In early February I spent nine days in Costa Rica and finally decided to try something other than lugging my Canon 40D everywhere I went – so yet again I delved into the ever-changing landscape of digital cameras.
I wanted something portable that could also take photos I could make large prints of (I have a few 30″ x 20″ prints on my walls), but also – and this was the most complicated corner of the triangle to balance – something I could use for underwater photography.
Underwater photography isn’t trivial, which is one of the reason’s I never got into it – not for lack of desire, because the photos I’ve seen look amazing, but I just couldn’t justify $1,500 on an underwater housing alone that would fit exactly one camera (they only fit a single camera model).
Some of you may be thinking I hadn’t seen those waterproof flexible zipper/velcro cases for $20 (example) – oh, but I had. I had. And that’s how I ruined my first point and shoot – water got into the case on a trip out to the lake (the camera never went deeper than 10 feet of water).
If you’re in the territory for this type of case I’d strongly recommend going for a sub $500 waterproof camera similar to the Olympus I mention next.
Also think about what you’re putting between your camera lens and your subject, because you’re shooting through that waterproof case.
The setup’s fell into roughly three categories –
Not Quite There
At around $500 we have 10-15 megapixel point and shoot cameras that are generally waterproof up to 40 feet. I was actually on the edge of buying the Olympus TG-1iHS 12MP before I decided I just wanted more out of a camera (I wanted RAW and a better maximum aperture) so if this fits your bill, grab it.
Pros – Cheap; rugged; built-in waterproof so I wouldn’t need an extra case
Cons – If I went diving (which I did) 40 feet might not cut it; 12mp just isn’t that great these days; no RAW (if I print photos I do prefer to start from RAWs)
Can’t Quite Afford
I already had a Canon 40D – so if I went this direction I was only looking at purchasing the housing, which would save me the $1,000 for the Canon 40D (or today’s equivalent, the Canon 70D), but did I want to spend $1,500 on a housing for a camera that was already seven years old? I would really be locking myself into the 40D dropping that much money on it – and I really couldn’t justify that.
I spent a bit of time pricing out replacing the 40D with either the 70D or a 5D Mark II, but all came back to being more than I wanted to spend at the time ($2,500+).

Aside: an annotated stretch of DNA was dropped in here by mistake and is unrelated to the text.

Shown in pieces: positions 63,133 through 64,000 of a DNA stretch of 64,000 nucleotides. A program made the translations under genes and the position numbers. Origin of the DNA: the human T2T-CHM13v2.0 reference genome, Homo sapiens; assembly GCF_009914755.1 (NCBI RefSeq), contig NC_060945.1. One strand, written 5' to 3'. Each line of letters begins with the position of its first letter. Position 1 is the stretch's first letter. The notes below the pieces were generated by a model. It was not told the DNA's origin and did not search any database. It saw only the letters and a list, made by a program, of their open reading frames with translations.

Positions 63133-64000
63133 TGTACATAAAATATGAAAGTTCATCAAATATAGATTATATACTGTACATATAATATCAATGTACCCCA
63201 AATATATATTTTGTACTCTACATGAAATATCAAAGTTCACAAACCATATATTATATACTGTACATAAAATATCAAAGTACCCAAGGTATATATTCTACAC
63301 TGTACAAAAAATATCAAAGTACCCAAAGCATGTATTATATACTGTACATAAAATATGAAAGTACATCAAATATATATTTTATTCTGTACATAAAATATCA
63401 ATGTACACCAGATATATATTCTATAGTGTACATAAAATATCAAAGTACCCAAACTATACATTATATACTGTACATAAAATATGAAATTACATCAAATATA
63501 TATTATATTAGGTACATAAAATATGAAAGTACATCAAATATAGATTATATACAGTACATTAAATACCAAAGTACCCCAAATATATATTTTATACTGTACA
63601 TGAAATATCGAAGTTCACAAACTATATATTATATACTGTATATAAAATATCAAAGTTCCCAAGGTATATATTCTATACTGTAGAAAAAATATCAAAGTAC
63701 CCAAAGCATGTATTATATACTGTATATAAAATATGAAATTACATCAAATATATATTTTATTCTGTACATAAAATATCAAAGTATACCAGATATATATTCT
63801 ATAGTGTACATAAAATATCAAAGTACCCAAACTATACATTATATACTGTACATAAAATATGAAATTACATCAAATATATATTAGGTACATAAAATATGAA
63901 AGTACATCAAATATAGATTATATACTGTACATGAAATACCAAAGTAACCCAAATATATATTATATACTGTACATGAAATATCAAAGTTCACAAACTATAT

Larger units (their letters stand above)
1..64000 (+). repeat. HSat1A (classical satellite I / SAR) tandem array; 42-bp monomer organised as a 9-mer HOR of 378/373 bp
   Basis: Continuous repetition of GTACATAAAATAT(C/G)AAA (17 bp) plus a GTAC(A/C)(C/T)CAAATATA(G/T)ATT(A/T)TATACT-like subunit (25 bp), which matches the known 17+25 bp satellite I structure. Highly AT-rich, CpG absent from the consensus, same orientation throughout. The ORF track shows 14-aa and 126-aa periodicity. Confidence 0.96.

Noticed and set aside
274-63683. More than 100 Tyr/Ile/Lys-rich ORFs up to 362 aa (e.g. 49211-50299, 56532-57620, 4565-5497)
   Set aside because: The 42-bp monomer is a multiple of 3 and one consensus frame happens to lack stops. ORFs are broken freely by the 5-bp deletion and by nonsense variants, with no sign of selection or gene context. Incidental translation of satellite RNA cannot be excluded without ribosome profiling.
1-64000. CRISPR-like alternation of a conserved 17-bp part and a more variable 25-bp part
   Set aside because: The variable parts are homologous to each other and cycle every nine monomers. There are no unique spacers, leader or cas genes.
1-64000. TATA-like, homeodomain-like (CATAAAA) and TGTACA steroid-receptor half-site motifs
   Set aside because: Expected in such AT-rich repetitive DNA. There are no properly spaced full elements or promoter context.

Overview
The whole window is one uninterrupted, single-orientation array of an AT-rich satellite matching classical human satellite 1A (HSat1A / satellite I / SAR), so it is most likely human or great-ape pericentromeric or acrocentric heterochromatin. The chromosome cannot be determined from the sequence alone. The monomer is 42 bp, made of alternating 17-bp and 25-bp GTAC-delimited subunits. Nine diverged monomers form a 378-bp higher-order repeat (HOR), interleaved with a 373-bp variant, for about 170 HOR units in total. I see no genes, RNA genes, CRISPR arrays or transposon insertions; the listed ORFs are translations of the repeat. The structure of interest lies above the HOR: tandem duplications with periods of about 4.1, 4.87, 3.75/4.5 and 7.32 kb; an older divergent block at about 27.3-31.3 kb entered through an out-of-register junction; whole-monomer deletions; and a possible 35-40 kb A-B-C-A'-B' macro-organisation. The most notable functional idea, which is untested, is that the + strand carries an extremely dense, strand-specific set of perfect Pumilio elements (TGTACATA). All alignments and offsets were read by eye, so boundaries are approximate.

Pros – All the settings and functionality I grew accustom to with my SLR; fantastic photo quality; RAW
Cons – The cost is just too damn high; needing an underwater housing and lens adapters
Aww Yeah, Just Right
At the $1,200 price point the key is to find a good camera and underwater housing combo that won’t break the bank – and while unfortunately we’re still looking at fixed lenses, maybe that’s not so bad.
After repeatedly debating with myself what I wanted out of a camera I decided being able to shoot both RAW and have a wide open aperture were clutch – this lead me to the Sony RX100 II.
The RX100 II (not the RX100) shot RAW and had a f/1.8 max aperture – and since it was a fixed lens camera I wasn’t going to get shafted on the price for an underwater housing. Finally something I could afford that should take wall-quality photos.
- 1-Inch 20.2 MP Exmor R sensor for extreme low-light shots
- Bright F1.8 Carl Zeiss Vario-Sonnar T lens w/3.6x zoom
- Simple connectivity to smartphones via Wi-Fi or NFC
- Recording Media Types: PRO Duo™ / Pro-HG Duo™ media Mem
Pros – Shoots RAW; 1.8 max aperture; fits in my back pocket
Cons – Limited to the fixed lens; won’t have as good of quality as an SLR (though I’d challenge you to see a difference)
I bought both the Sony RX100 II for $700 and it’s associated Ikelite underwater housing for $400; with a few accessories it came out to just under $1,200. And damn did those pictures rock – and not just underwater, but suddenly I didn’t have to worry about being around water at all.
Beach? Check. Waterfalls? Check. Zero-concern about ruining another point and shoot with water? Priceless.
Kit & Kaboodle
- Sony DSC-RX100M II Cyber-shot Digital Still Camera 20.2MP, Black
- Ikelite 6116.11 Underwater Camera Housing for Sony Cybershot RX100 II (DSC-RX100M2/B)
- Sony 64GB SDXC Class 10 UHS-1 R40 Memory Card
- (Optional) Pelican 1010 Micro Case w/Solid Lid – Yellow
- (Optional) 2 NP-BX1 Batteries & Charger for Sony DSC-RX100M II Digital Camera